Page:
Sugary drinks raise risk of gout in men
By Anthony J. Brown, MD
NEW YORK (Reuters Health) - Sugar-sweetened soft drinks and fructose are strongly tied to an increased risk of gout in men, according to a report in the February 1st Online First issue of the British Medical Journal. Drinking diet soft drinks, by contrast, did not increase the risk.
Sweetened soft drinks contain large amounts of fructose, a sugar derived from fruit, which increase levels of uric acid. However, no studies have investigated the link between these beverages and the risk of gout, Dr. Hyon K. Choi told Reuters Health. These findings provide the first evidence that fructose and fructose-rich foods are important risk factors for gout.
Choi, from the University of British Columbia in Vancouver, and Dr. Gary Curhan, from Harvard Medical School in Boston, used food questionnaires to assess consumption levels of soft drinks and fructose in 46,393 men enrolled in the Health Professionals Follow-up Study who were gout-free at study entry and were followed for 12 years.
During that period, 755 men developed gout, and the risk was related directly to levels of sugar-sweetened soft drink consumption. Compared with soft drink levels of less than 1 serving per month, consumption of 5 to 6 servings per week, 1 serving per day, and 2 or more servings per day, increased the risk of gout by 29 percent, 45 percent, and 85 percent, respectively.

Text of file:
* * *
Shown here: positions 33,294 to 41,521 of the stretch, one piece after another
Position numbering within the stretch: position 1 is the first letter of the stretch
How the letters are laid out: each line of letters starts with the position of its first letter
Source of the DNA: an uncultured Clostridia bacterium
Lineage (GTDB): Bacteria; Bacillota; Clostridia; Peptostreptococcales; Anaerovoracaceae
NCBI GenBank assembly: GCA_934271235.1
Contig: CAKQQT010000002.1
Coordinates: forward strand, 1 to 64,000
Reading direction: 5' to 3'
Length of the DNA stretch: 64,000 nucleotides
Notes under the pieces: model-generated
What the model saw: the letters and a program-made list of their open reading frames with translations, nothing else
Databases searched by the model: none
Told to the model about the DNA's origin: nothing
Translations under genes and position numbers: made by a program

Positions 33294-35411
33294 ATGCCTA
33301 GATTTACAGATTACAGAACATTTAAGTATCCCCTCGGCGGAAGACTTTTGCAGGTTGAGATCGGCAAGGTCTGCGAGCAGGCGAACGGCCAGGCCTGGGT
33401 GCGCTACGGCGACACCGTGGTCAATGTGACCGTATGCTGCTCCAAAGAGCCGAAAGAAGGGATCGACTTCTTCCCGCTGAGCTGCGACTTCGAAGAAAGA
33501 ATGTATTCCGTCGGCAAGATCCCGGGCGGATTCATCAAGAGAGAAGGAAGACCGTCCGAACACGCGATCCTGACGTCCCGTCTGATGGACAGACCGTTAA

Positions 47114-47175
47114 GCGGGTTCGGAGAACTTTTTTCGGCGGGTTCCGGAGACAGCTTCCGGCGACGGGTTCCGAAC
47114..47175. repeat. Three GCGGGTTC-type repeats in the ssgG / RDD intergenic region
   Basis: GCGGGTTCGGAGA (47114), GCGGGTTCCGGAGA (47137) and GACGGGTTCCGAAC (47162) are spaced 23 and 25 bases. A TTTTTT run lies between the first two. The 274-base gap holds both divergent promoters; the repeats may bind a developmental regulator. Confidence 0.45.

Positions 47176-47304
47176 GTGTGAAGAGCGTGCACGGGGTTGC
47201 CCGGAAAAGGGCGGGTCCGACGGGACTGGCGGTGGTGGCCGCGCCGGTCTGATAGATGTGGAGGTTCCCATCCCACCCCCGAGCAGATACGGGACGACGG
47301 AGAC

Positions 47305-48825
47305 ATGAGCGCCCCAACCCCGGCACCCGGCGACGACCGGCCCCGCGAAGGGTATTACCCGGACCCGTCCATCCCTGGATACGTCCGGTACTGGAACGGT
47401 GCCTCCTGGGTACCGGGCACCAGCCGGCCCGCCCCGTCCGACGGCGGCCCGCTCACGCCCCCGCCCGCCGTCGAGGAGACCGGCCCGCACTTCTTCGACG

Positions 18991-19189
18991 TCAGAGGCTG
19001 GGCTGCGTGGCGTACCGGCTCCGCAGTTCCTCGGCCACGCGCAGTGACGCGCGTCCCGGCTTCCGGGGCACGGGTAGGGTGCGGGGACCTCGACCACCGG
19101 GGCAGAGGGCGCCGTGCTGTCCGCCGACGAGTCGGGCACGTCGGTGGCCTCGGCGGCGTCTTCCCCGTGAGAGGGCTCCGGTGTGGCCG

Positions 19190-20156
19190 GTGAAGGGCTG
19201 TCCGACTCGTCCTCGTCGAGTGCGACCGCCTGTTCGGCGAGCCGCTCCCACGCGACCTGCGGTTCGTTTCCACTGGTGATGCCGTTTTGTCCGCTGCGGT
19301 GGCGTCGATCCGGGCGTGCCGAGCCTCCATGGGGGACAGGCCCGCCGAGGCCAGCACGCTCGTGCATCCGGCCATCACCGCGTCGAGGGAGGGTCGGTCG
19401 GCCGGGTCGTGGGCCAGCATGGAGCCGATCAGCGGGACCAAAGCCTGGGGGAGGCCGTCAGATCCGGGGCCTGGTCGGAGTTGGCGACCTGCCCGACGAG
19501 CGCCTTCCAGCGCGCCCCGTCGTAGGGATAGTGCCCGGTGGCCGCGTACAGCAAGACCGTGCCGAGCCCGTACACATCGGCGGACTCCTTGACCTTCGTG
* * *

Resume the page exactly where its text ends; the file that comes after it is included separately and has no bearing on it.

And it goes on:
A similar trend was noted with fructose consumption. Compared with subjects who consumed the lowest fructose levels, those who consumed the highest had an increased gout risk of 102 percent. Consumption of high-fructose fruits, such as apples and oranges, was also associated with an increased risk of gout.
Alcohol is a "well-established, strong risk factor for gout," Choi noted. However, the strong increase in gout risk associated with sweetened soft drinks and fructose was "rather surprising," especially because current dietary recommendations for gout focus on the restriction of alcohol and the amino acid purine, but have no restrictions on sugar-sweetened soft drinks or fructose.
In light of these findings, Choi advises doctors to steer their gout patients and patients with high uric acid levels away from sugary soft drinks. As for recommending reductions in high-sugar fruits, he said the risks versus the benefits need to be considered on a patient-by-patient basis.
Further research is needed to see if these findings also apply to women, Choi added, and to determine if fructose is associated with cardiovascular disease and other major disorders related to high uric acid levels.
SOURCE: Online First issue of the British Medical Journal, February 1, 2008.